By Chuck Strouse
By Scott Fishman
By Terrence McCoy
By Ryan Yousefi
By Ciara LaVelle, Kat Bein, Carolina Del Busto, and Liz Tracy
By Pepe Billete
By Ryan Yousefi
By Kyle Swenson
The Goods may want to add another step to their getting-signed strategy. "I'm Not Average," a perennial audience favorite, is included in a CD and home video release from Playboy entitiled The Girls of Radio: Talk, Rock, and Shock. The package showcases up-and-coming bands from around the natiom, as well as provided the soundtrack for the 57-minute video that depicts 23 women broadcasters gyrating in various stages of undress. The CD is slated for release next week; the video will be out shortly therafter.
Could this be the vehicle that finally lands the Goods a record deal? If so, they'll have to thank WSHE morning DJ Diane Ray, one of the featured women. While Ray was in California for the Playboy shoot in January, director Vic Bullock mentioned his interest in using songs by unknown bands, and recalled "I'm Not Average" from a recent vacation in South Florida (the song had topped WSHE's Top Ten at Ten show while Bulluck was in town). Ray put him in touch with the Goods' management. Although some people might consider the project distasteful, the Goods had no reservations about participating. "Absolutely not," says bassist-vocalist Jim Camacho. "The band is totally thrilled about this. It's already opened up a lot of opportunities for us." Please note: We have resisted the urge to work double-entendres such as "national exposure" into this item. However, Camacho, commenting on the enduring popularity of "I'm Not Average," notes, "The song's definitely got legs." (Jim Murphy)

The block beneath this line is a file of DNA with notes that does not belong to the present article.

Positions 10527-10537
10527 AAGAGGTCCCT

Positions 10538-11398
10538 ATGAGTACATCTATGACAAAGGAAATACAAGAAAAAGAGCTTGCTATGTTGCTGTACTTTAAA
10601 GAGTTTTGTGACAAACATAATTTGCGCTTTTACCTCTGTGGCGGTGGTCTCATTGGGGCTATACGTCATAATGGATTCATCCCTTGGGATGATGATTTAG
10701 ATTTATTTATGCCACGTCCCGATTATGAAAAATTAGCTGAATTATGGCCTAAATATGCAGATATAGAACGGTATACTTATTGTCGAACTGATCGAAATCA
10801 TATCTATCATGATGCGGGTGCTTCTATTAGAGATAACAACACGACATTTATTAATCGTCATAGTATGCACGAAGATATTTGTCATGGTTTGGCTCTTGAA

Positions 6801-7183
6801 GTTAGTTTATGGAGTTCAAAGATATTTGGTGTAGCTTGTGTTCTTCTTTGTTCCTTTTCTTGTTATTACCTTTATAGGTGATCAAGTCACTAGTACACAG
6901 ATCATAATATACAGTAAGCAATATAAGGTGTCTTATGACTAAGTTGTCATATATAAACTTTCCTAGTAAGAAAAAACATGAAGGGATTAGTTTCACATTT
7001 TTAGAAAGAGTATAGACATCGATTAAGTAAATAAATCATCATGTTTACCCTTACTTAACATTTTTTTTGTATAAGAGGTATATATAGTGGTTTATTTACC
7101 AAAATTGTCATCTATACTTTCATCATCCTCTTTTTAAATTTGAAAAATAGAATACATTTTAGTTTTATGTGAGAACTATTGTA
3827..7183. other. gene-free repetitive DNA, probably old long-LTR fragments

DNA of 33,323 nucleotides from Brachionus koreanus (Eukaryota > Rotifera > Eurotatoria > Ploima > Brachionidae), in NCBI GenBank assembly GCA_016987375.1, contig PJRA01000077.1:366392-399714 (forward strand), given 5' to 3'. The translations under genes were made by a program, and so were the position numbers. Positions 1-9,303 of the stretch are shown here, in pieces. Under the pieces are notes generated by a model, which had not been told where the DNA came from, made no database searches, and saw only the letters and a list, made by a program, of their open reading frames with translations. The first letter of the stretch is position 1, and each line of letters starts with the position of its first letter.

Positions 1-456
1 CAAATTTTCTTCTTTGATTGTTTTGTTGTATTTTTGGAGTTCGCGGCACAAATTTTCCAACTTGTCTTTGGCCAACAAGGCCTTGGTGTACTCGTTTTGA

Amid the period songs (Jefferson Airplane's "Somebody to Love," the Who's "I Can See for Miles"), composer James Horner's treacly score, and actual film dialogue that make up the Apollo 13 soundtrack lies a cut that stands out like a sore nose cone: the Mavericks' slow, elegiac rendering of the Rodgers and Hart classic, "Blue Moon," a rockin' 1961 doo-wop hit for the Marcels. Not only does the inclusion of this lone non-cover track evince an insensitivity to the integrity of the overall project, it also smacks of a record-company attempt to duplicate the Mavs' country-chart success on the pop charts. MCA, the group's label, has released "Blue Moon" as the soundtrack's first and likely only single.
With all the other songs preserved in their original form, what's with this one anomaly? A spokeswoman for Harry Garfield, executive in charge of music for Universal Pictures, says only, "There was no set formula for this particular soundtrack. You have dialogue, the score, old stuff. They [Universal,MCA] just thought it would be nice to have the Mavericks remake the song." As for the Mavs' motivation, well, the band's management referred us to its personal publicist who referred us to its MCA publicist, who never got back to us.